These steps are part of the process by which a disability determination is made. An experienced Chicago Social Security disability attorney can provide you with additional information and help you understand these processes.

Past Relevant Work (Step 4)

If you are still able to do the work you have done over the past 15 years (“past relevant work”), you are not disabled. This includes the 15 years prior to meeting your last disability insured status requirement, depending on which came first. You and your Chicago Social Security disability attorney must therefore show clearly why you are no longer able to fulfill the requirements of the least demanding position you held during that period.

The Listing of Impairments

Unless you and your Chicago Social Security disability attorney can either prove that you cannot perform the requirements of the easiest job you have had, as described above, or that your impairment can be found in the Listing of Impairments, you are unlikely to be determined disabled.

The “Job as It Is Ordinarily Done” Rule

Your Chicago Social Security disability attorney will define the “job as it is ordinarily done” rule as your ability to perform normal tasks in a particular occupation. Unless you can demonstrate that you are unable to perform a job as specified above, you will not be found disabled whether or not the position you currently hold is more demanding and you can no longer do the work.

A Chicago Social Security Disability Lawyer Explains How This Works

Chicago Social Security disability attorney - Construction WorkerThe application of this rule is more likely to work against you than for you. Your Chicago Social Security disability attorney can advise you that the SSA determines your ability to perform past relevant work by evaluating your current residual functional capacity as compared to the requirements of your past relevant work. If that work was less demanding that what you are doing now, the SSA will evaluate the demands of the position based on how you met them in the past. If the job was substantial gainful activity, it does not matter whether it was full- or part-time.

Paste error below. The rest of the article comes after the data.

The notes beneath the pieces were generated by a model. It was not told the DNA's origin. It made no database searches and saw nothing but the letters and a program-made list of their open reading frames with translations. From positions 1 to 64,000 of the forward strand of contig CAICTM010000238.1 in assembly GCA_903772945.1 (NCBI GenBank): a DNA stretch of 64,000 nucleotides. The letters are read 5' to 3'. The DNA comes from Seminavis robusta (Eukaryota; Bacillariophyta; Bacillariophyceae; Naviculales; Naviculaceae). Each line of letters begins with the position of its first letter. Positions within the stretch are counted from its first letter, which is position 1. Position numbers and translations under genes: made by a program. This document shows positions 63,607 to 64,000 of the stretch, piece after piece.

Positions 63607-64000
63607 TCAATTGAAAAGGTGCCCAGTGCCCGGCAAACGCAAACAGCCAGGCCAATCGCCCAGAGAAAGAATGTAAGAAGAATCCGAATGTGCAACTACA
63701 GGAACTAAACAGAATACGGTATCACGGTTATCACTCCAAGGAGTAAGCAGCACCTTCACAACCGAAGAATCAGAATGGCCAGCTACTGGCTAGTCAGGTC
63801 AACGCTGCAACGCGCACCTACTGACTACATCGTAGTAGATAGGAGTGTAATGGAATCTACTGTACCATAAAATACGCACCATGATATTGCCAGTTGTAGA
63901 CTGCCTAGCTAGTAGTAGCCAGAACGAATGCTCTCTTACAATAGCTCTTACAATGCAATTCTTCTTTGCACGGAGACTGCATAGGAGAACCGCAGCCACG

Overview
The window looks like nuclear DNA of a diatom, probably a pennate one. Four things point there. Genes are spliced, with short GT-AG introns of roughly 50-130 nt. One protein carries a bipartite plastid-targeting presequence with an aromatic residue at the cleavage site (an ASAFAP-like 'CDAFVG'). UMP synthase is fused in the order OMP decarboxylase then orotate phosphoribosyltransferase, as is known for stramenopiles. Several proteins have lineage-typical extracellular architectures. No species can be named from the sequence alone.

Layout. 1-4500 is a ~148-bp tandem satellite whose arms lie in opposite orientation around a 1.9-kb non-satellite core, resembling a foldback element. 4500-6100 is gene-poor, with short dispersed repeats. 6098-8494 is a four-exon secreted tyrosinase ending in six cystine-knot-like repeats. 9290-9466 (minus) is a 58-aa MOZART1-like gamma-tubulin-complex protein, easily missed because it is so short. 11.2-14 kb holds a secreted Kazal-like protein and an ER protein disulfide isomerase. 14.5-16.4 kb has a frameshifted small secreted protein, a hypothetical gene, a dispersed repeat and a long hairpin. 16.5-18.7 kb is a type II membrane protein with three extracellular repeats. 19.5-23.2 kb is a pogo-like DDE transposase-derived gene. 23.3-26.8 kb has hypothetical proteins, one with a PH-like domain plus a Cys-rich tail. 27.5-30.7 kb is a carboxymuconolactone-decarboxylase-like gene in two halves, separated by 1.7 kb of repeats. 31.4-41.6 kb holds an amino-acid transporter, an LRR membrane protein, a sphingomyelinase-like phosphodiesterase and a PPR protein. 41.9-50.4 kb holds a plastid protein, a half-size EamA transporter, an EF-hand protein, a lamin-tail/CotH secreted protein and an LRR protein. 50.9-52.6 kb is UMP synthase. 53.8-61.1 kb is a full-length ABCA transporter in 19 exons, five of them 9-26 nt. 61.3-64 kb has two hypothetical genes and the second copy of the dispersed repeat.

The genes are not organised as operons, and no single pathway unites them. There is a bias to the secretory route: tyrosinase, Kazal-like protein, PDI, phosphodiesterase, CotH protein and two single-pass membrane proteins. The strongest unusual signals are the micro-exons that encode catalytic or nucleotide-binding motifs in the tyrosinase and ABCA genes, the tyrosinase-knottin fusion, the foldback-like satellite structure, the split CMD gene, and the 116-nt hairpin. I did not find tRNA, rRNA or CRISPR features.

Adjusting to “Other Work” (Step 5)

Your Chicago Social Security disability lawyer can tell you that the most complex part of the sequential evaluation process is attempting to ascertain your possible adjustment to another kind of position that may be available in the job market. To do this, the SSA uses the Medical-Vocational Guidelines (the “grids”). Your age, education, professional or employment experience, and capacity for remaining work are all factors that affect this determination. As you grow older, the probability that you will be found disabled is increased.

Contact a Chicago Social Security Disability Lawyer

Learn more about the sequential evaluation process by contacting your Chicago Social Security disability attorney at Chicago Disability Law: 312-561-3030.